The population base for the 2001 Census was defined so as to be entirely consistent with that used in the calculation of the mid-year estimates, and the 2001 Census figures will form the basis of the mid-year population estimates throughout the next decade. Thus, the 2001 mid-year estimate was calculated by adjusting the census figures to take account of births and deaths and an estimate of the net migration in the interval between Census day (29 April) and the 30 June.
However, in the light of the evidence, shown by the 2001 Census figures, that the previous (pre-2001) mid-year estimate series had been over-estimating the size of the population and growth in the population over the last few years, the Office for National Statistics will be conducting an assessment of accuracy of the mid-year population estimates that is aimed at learning lessons from the 2001 Census results and making improvements to the method and data sources used to produce mid-year estimates in the future. The results of this assessment are due to be published on the National Statistics website in February 2003. A National Statistics Quality Review on international migration is also currently underway.
Some local authorities have experienced an unexpectedly large shift between their population estimates for mid 2001, and the Census values. We are working with several of these to examine our explanation of the differences.
For the above reasons, I therefore do not feel it necessary to instigate any further inquiry into the accuracy of the 2001 Census and 2001 mid-year estimate figures.
Private Nursing Homes (VAT)
To ask the Chancellor of the Exchequer if he will make a statement on the impact of the charging of VAT on the material costs and fees associated with the development of private nursing homes.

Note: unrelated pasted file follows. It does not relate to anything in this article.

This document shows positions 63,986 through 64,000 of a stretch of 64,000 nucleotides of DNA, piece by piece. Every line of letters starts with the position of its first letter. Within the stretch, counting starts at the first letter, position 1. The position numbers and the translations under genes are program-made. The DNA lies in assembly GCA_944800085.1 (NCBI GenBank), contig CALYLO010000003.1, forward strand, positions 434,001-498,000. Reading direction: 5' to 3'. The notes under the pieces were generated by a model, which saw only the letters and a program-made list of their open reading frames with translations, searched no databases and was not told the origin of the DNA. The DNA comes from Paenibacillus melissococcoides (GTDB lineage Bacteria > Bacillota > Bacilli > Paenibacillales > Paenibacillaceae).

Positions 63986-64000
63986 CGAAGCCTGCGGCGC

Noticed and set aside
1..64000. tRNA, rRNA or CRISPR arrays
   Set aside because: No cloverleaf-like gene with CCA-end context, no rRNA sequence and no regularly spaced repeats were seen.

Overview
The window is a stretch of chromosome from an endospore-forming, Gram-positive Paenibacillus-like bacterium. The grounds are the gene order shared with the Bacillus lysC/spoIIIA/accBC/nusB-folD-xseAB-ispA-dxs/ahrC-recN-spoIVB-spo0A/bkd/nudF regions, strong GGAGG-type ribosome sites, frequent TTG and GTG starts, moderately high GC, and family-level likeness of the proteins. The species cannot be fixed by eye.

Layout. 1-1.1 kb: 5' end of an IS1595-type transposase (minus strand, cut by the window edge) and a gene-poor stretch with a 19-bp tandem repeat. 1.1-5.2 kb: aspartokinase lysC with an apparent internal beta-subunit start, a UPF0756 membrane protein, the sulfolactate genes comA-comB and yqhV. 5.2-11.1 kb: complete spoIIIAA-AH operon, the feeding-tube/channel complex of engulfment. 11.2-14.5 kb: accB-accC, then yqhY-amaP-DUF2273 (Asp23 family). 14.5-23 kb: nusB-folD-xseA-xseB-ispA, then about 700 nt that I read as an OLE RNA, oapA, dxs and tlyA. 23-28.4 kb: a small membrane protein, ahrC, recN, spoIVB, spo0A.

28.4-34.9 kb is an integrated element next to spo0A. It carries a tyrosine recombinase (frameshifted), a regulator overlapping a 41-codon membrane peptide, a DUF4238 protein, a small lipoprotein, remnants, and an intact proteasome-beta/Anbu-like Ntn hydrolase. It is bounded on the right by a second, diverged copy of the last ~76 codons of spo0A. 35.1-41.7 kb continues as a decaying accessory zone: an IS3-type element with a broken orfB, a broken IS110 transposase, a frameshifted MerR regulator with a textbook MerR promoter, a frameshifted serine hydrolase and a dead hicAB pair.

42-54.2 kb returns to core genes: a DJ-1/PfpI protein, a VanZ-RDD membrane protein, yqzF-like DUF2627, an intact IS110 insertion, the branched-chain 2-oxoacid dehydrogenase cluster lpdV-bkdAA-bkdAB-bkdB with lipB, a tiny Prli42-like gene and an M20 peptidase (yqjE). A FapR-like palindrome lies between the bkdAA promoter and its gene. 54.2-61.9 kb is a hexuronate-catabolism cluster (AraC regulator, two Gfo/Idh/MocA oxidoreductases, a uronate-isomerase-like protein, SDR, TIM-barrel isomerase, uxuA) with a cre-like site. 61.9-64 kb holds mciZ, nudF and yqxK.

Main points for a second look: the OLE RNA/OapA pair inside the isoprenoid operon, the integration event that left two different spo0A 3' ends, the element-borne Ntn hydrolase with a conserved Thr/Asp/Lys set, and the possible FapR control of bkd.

There is no VAT on the construction of a new nursing home because it is zero-rated. In contrast, extensions and other works to existing homes are subject to the standard rate of VAT, other than approved alterations to nursing homes in listed buildings which are zero-rated.
To ask the Chancellor of the Exchequer how many (a) women and (b) men were made redundant between the ages of 50 and 65 in each year since 1996. 
[holding answer 25 November 2002]: The information requested falls within the responsibility of the National Statistician. I have asked him to reply.
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Letter from Len Cook to Mr. Brazier, dated 26 November 2002:
As the National Statistician, I have been asked to reply to your Parliamentary Question about redundancy levels. (82542)
The attached table gives estimates of redundancy levels for (a) men and (b) women between the ages of 50 and 65 in each twelve month period ending August, from 1996 to 2002. These estimates are from the Labour Force Survey (LFS).
Number of people aged 50 to 65 made redundant: United Kingdom 19962002, not seasonally adjusted
|September to August||All persons||Men||Women
ONS Labour Force Survey.
These Labour Force Survey (LFS) estimates are not seasonally adjusted (NSA) and have not been adjusted to take account of the recent Census 2001 results. ONS are working toward producing re-weighted LFS estimates based on the findings of the 2001 Census, which will be available from summer 2003.